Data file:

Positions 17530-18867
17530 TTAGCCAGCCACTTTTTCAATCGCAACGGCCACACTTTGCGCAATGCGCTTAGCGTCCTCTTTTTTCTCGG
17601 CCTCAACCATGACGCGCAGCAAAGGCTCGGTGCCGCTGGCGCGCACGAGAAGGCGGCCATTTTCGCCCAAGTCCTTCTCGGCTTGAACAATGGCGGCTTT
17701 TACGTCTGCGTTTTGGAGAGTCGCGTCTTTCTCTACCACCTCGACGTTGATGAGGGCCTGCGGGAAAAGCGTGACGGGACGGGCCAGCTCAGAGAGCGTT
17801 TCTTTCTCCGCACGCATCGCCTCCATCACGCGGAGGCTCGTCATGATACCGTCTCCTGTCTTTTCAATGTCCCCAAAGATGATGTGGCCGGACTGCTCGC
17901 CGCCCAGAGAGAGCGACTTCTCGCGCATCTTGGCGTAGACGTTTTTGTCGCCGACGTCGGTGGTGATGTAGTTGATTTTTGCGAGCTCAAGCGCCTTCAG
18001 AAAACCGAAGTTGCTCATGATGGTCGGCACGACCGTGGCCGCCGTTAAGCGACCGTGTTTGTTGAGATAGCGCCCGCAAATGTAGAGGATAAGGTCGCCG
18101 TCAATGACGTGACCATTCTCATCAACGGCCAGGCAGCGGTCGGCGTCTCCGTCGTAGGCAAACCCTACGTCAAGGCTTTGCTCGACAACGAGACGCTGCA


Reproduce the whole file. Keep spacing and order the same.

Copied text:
Positions 17530-18867
17530 TTAGCCAGCCACTTTTTCAATCGCAACGGCCACACTTTGCGCAATGCGCTTAGCGTCCTCTTTTTTCTCGG
17601 CCTCAACCATGACGCGCAGCAAAGGCTCGGTGCCGCTGGCGCGCACGAGAAGGCGGCCATTTTCGCCCAAGTCCTTCTCGGCTTGAACAATGGCGGCTTT
17701 TACGTCTGCGTTTTGGAGAGTCGCGTCTTTCTCTACCACCTCGACGTTGATGAGGGCCTGCGGGAAAAGCGTGACGGGACGGGCCAGCTCAGAGAGCGTT
17801 TCTTTCTCCGCACGCATCGCCTCCATCACGCGGAGGCTCGTCATGATACCGTCTCCTGTCTTTTCAATGTCCCCAAAGATGATGTGGCCGGACTGCTCGC
17901 CGCCCAGAGAGAGCGACTTCTCGCGCATCTTGGCGTAGACGTTTTTGTCGCCGACGTCGGTGGTGATGTAGTTGATTTTTGCGAGCTCAAGCGCCTTCAG
18001 AAAACCGAAGTTGCTCATGATGGTCGGCACGACCGTGGCCGCCGTTAAGCGACCGTGTTTGTTGAGATAGCGCCCGCAAATGTAGAGGATAAGGTCGCCG
18101 TCAATGACGTGACCATTCTCATCAACGGCCAGGCAGCGGTCGGCGTCTCCGTCGTAGGCAAACCCTACGTCAAGGCTTTGCTCGACAACGAGACGCTGCA